Traffic

Photo by Daniel Reese for KUT News

Weigh In on Downtown Wayfinding

The City of Austin is hosting a community forum tonight on the Downtown Austin Wayfinding Program, asking residents to sound off on the “draft philosophy” of the plan.

What is wayfinding? It’s an effort to better direct commuters and visitors through downtown, pointing pedestrians and cyclists to the best travel paths, and drivers to parking spots. The city states:

Over the past few months, the Downtown Wayfinding Project team has analyzed existing conditions in and around Downtown Austin and interviewed stakeholders in the community to gain an understanding of how commuters, residents, visitors, and tourists move through downtown. From that, the team has drafted a philosophy for navigating Downtown Austin that will serve as a foundation for developing acomprehensivewayfinding system.

Photo courtesy flickr.com/atmtx

In an effort to improve pedestrian safety and calm traffic, the city’s putting the squeeze on South Congress.

Construction starts today on an eight to 12-month project to “bulb-out,” or extend curbs on streets intersecting South Congress, shortening the crossing distance for pedestrians from 90 feet to 57 feet. The bulbs will take the form of concrete islands providing "pedestrian refuges," according to the city.

Of course, construction means traffic delays. The city states “One lane of traffic will be closed on S. Congress in the area where the contractor is working and one lane of traffic will be closed on the cross-streets with detours for the cross-streets.” Does that mean the bulbs are calming traffic already?

View Sixth Street Lane Closures in a larger map.

If traffic downtown wasn’t bad enough already: Three lanes are closed on Sixth Street, from Guadalupe to Nueces while the city makes emergency repairs. And the lanes won’t reopen until well after afternoon rush hour.  

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A short-term improvement for a chronically clogged intersection in southwest Austin is one step closer to becoming reality. Travis County Commissioners voted today to contribute $1.5 million for renovations to the “The Y” in Oak Hill -- the area where highways US 290 and SH 71 converge.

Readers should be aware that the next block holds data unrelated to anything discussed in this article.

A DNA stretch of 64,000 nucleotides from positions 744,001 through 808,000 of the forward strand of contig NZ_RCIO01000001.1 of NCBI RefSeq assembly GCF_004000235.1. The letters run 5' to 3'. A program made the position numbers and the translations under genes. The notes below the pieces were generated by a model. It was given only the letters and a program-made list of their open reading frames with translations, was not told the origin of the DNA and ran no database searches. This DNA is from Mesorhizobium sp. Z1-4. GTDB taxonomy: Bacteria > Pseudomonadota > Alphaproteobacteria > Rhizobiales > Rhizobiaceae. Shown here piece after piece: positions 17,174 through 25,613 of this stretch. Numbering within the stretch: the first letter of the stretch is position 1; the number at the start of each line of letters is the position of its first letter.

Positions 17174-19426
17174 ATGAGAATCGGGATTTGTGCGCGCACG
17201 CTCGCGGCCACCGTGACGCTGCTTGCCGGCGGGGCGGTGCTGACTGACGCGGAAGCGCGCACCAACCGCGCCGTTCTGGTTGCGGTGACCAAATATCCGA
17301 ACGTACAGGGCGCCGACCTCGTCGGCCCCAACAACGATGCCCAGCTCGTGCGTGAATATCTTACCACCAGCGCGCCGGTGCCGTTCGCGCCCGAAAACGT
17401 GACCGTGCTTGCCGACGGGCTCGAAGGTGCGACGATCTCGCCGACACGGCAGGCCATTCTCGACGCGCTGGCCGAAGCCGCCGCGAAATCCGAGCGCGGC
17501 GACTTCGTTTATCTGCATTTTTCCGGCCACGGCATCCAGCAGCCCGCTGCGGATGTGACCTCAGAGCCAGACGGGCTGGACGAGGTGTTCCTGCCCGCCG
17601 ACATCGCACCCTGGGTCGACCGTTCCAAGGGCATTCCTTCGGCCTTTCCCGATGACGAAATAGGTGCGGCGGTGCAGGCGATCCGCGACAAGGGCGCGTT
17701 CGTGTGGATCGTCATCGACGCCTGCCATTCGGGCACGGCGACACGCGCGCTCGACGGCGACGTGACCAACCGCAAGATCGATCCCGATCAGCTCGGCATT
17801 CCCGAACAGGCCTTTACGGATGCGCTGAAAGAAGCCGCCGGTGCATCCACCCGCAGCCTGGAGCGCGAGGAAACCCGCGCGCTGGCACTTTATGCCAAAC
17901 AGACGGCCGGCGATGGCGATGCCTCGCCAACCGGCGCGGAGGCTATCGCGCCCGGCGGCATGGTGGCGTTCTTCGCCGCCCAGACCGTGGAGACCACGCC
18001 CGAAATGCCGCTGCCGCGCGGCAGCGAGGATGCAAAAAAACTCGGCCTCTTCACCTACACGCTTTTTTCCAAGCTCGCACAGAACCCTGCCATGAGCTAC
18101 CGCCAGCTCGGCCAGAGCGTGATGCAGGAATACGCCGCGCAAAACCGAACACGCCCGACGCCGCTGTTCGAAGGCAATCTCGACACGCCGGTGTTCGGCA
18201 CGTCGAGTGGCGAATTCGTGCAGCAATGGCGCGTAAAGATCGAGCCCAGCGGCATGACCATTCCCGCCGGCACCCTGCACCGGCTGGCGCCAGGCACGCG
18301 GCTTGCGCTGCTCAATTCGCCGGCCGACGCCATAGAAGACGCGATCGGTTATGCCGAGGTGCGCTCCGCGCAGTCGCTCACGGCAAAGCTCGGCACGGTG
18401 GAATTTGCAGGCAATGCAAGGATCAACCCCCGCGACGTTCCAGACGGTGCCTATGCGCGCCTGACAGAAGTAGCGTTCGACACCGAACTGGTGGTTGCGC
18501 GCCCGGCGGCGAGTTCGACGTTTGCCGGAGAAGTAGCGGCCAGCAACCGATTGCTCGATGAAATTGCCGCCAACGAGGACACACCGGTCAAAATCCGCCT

The City of Austin is kicking in $2.6 million for the $4.7 million project that will be carried out by the Texas Department of Transportation (TxDOT). 

“I think people should be really excited about this,” Travis County Commissioner Karen Huber said. “It will help.”

Photo by KUT News

Ever wish you could know about a major traffic jam before you get stuck in one? The City of Austin's Transportation Department hopes it can help you do that by installing 13 electronic signs around the city.

By March of next year, drivers passing by these intersections will be informed of real-time traffic jams, construction, weather conditions, special events, as well as detour routes.

"One of the challenges with downtown Austin is that we are at capacity," Transportation Department spokesperson Leah Fillion said.

This map shows the areas of Loop 360 that would be affected by any changes.

As many commuters know well, traffic can be miserable in Austin. In 2010 INRIX, a traffic and congestion software research company, ranked the Austin metro area 26th for worst congestion nation-wide. Here is one commuter's video of sitting in traffic on Texas State Highway Loop 360:

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Austin’s merciless summer is over and that means more people are planning outdoor weekend events. This Saturday, Austin will host eight events downtown, setting a record for the number of simultaneous street closures. That's according to the city’s transportation department.

Photo by KUT

If you’re heading to Dallas this weekend to see the Texas Longhorns take on the Oklahoma Sooners, the Texas Department of Transportation says you may encounter about 30 miles of construction on your way.

Crews will not actually be working on road renovation projects along the route, but there may be lane reductions which could cause traffic congestion. Extra traffic from people heading to the game could make those slowdowns move well, slower  than usual.

Photo by Callie Hernandez for KUT News

It’s one of Austin’s favorite things to complain about: gridlock on the interstate. Just yesterday, we learned how the average person wastes 38 hours a year stuck in traffic in Austin.  A good percentage of that is spent idling on that north-south thoroughfare.

Photo by KUT News

You might have lost your job and your home in the economic downturn, but at least you’re not spending as much time in traffic. The Texas Transportation Institute (TTI) at Texas A&M University released its annual Urban Mobility Report today. While it might seem hard to believe to those stuck in traffic, TTI found that congestion is lower in Austin than it was five years ago.

In 2010, the average Austinite wasted 38 hours – almost an entire work week in traffic – according to TTI. In 2005, the number was 52 hours.  Over the same period of time, Travis County's unemployment rate rose from about 4.5 percent in 2005 to around 7 percent in 2010.